As far as I know all repairs of Leica products in Europe are done at their CS in Germany which I visited recently to get a repair training for optics because of our Second Life Optics program they sponsor.
So from close I whitnessed how their repairs are done.

To be frank they don't work commercially, but repair with an act of love you would expect before World War II. Not only the defect will be repaired, but the total product is examined and they take the time for it, resulting in a waitinglist but every repaired piece of optic is in new state when it leaves CS Leica. But this attitude has a backside and that is the price ticket on the repair.
I've visited the plants of Zeiss, Leica and Swarovski and at Zeiss you feel the superiority, at Leica's it's the family feeling and with Swarovski everything is smooth and professional to the smallest detail.
Jan.
 
Ha, gotta disagree with regards to Leica's caring policy. The coating has come off of my APO-77 both on the objective lens and the eyepiece yet Leica won't repair it unless I pay a small fortune (£140 for the eyepiece alone) - even though they have admitted that the flourite coating on early models was suspect and prone to 'peeling'. A company should rectify their own design flaws no matter how old the optics are. Would never buy Leica again because of this attitude
 
Adam,
First of all I don't have stocks in leica so I can only speak for what I have seen.

You're absolutely right in your conclusion. I would have done the same. Commercially wise Leica's aftersales are an nightmare. Look at how Brock describes it. He analizes it to the bone. But the guys on the workfloor have to work with the material they got.

Your Leica is not made by them but by Meopta where the Zeiss scopes also were built.
Leica and Meopta didn't split like friends when Leica decided to built their new scopes in their factory in Portugal instead of in Tsjechië.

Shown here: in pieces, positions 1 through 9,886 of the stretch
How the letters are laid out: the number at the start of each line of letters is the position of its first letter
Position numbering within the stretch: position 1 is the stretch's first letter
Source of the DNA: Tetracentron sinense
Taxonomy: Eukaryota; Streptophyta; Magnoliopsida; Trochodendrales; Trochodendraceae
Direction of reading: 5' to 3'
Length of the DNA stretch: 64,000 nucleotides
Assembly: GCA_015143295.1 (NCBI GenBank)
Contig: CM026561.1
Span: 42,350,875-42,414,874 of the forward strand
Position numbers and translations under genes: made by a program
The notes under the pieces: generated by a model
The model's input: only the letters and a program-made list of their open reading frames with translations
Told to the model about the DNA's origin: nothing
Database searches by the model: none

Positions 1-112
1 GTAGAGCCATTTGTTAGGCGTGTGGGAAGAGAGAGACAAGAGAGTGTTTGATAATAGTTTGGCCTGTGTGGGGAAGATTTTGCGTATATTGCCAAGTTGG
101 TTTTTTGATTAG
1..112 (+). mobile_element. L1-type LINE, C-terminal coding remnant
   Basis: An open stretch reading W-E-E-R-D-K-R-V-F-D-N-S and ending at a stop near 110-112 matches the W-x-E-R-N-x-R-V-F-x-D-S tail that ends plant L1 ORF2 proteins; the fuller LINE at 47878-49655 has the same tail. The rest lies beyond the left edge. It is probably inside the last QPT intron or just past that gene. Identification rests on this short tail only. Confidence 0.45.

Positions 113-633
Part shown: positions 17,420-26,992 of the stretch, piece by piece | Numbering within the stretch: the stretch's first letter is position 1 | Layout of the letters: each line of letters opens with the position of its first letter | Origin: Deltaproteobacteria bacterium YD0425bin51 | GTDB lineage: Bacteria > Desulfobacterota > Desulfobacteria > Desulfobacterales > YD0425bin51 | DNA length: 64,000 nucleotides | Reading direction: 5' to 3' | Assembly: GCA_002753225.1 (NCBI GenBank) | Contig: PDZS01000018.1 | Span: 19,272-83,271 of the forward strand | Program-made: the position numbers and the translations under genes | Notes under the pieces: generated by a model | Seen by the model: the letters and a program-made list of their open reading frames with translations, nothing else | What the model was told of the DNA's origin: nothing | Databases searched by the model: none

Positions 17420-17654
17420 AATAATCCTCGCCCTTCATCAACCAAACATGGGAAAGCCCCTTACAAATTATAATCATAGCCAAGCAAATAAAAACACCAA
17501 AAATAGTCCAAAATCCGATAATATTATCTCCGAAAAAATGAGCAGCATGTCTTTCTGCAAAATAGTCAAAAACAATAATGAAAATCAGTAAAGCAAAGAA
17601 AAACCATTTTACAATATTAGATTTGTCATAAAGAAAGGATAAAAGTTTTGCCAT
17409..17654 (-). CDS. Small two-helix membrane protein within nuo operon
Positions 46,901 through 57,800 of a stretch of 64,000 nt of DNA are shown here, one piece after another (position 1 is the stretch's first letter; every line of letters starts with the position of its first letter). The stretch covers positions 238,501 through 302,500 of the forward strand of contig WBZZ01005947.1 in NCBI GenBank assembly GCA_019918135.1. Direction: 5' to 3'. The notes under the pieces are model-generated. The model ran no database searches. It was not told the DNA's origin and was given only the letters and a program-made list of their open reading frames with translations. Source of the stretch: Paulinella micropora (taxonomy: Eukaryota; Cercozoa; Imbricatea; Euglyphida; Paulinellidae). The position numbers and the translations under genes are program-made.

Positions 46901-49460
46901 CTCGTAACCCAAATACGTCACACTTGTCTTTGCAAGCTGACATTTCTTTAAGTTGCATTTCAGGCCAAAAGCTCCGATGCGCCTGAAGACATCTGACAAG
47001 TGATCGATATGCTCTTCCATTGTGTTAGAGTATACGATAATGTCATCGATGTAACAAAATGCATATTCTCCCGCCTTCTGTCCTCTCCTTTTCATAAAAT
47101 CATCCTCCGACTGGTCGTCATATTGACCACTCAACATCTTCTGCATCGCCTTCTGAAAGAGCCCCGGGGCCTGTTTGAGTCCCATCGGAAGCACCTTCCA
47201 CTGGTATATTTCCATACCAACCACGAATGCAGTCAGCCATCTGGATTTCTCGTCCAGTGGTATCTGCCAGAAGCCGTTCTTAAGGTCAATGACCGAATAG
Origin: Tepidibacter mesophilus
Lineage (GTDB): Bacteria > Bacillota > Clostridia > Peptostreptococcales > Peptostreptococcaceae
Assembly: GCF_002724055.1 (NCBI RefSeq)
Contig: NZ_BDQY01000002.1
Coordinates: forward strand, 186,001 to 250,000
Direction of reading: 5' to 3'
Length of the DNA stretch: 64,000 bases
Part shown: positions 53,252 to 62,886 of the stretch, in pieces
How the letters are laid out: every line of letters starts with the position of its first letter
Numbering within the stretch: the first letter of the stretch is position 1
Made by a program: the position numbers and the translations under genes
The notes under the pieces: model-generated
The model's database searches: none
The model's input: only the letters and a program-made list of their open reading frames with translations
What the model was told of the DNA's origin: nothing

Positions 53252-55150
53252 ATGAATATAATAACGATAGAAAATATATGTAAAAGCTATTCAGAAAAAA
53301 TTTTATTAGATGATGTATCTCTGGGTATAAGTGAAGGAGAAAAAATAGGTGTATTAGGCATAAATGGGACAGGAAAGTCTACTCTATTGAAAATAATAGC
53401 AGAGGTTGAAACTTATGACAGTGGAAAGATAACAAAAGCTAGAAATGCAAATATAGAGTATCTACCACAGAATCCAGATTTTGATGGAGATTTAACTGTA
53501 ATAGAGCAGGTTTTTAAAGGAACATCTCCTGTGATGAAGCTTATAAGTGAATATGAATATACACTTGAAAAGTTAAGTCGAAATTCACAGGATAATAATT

You are right that the new coating costs a fortune and Leica should have, IMHO, treaten your complain as an warranty issue, but when the work of Meopta has to been done all over again (and complaining at Meopta is out of order) there is a pricetag on it.
I think this is the real reason of it. And the customer walks away!!
I think their is only one company who understands this fully.

I won't call their name because Brock will hunt me down!!!!

Jan
 
I wish this level of care was seen in the quality of the repaired article but 12 months ago my 6 month old Ultravid HD's went to Leica because of a speck in the field of view. They came back with specks in the other barrel which could be seen without any effort whatsoever. I sent them back again and they came back with another speck visible in the original barrel, plus the rubber armouring was loose and had been stretched. I have glued the armour down and since I dropped them the speck has now gone but no doubt will be back one day.
By bins have been through QC 3 times and should have failed 3 times.
Boogie,

As far as I know all repairs of Leica products in Europe are done at their CS in Germany which I visited recently to get a repair training for optics because of our Second Life Optics program they sponsor.
So from close I whitnessed how their repairs are done.

To be frank they don't work commercially, but repair with an act of love you would expect before World War II. Not only the defect will be repaired, but the total product is examined and they take the time for it, resulting in a waitinglist but every repaired piece of optic is in new state when it leaves CS Leica. But this attitude has a backside and that is the price ticket on the repair.